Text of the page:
Today we’re tackling another frequently asked question regarding our mild steel. There are a number of key differences between types of steel which make them suitable for different applications depending on differences to properties including strength, weight and corrosion resistance. But what is the difference between mild steel and stainless steel? They are both widely used forms of steel, but what makes them better suited than the other for their respective uses?

The differences in steels are brought about by their alloying materials. Mild steel contains carbon as the alloy, whereas stainless steel includes chromium. The changes brought about by chromium to the internal structure of the steel result in properties which gives stainless steel its name: very high corrosion resistance and a surface which does not stain or tarnish.

The development of this new kind of steel occurred through the 19th century before being industrialised in the early 20th century in Sheffield. The announcement of this development was announced in an article in The New York Times in January 1915:


Sheffield Invention Especially Good for Table Cutlery.

According to Consul John M. Savage, who is stationed at Sheffield, England, a firm in that city has introduced a stainless steel, which is claimed to be non-rusting, unstainable, and untarnishable. This steel is said to be especially adaptable for table cutlery, as the original polish is maintained after use, even when brought in contact with the most acid foods, and it requires only ordinary washing to cleanse…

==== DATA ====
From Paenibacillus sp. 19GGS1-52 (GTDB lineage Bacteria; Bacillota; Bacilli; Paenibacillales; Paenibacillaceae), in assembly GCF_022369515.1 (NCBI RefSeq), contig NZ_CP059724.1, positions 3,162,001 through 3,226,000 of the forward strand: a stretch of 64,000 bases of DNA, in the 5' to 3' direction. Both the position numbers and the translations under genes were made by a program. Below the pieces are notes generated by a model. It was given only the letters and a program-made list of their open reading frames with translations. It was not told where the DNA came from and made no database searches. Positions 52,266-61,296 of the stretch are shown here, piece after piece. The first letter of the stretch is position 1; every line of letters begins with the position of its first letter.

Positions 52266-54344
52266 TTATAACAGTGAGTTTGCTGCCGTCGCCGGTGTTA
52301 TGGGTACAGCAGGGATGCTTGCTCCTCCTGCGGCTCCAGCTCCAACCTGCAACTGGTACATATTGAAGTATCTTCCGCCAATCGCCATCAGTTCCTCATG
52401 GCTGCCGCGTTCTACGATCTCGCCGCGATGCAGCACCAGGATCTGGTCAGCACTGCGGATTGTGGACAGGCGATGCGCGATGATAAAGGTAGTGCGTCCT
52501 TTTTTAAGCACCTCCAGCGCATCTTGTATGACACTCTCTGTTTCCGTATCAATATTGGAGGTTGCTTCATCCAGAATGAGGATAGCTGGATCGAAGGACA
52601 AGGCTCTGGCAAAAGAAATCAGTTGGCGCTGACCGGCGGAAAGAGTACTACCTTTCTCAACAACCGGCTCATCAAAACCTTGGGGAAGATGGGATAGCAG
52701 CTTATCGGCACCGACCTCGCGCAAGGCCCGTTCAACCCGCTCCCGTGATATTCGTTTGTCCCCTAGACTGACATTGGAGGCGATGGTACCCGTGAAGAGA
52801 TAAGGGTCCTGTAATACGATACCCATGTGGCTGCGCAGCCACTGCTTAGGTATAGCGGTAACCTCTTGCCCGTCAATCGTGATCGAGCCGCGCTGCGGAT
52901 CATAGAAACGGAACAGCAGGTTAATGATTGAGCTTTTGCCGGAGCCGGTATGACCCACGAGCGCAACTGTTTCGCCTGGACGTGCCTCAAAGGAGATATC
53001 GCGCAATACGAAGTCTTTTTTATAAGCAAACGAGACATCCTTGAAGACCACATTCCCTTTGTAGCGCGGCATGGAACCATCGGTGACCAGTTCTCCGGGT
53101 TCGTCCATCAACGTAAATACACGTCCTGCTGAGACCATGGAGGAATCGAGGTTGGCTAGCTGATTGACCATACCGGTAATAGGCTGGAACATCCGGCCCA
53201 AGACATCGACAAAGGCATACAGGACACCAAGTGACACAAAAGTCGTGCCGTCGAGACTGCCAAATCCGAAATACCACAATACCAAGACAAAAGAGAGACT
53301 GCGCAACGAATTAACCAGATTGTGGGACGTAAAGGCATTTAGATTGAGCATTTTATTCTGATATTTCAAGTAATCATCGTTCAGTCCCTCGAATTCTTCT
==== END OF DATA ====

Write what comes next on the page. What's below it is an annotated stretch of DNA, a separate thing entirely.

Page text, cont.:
An additional property which is afforded to steel which has a chromium alloy is hardness, and stainless steel proves very resilient to impact – a stark difference to mild steel which is far more malleable and easy to fabricate thanks to its carbon content.

Where mild steel requires galvanising to prevent corrosion, stainless steel merely needs to be polished. After that, all it requires is a basic standard of cleaning to maintain the surface. This is why stainless steel can be found in many aesthetic applications including the cladding on the pinnacle of New York’s Chrysler Building to Anish Kapoor’s Cloud Gate sculpture (pictured above), which can be found in Millenium Park, Chicago.

Both of these structures are supported by a steel frame, and are a testament to the strength and aesthetics of different varieties of steel.

Post By Marc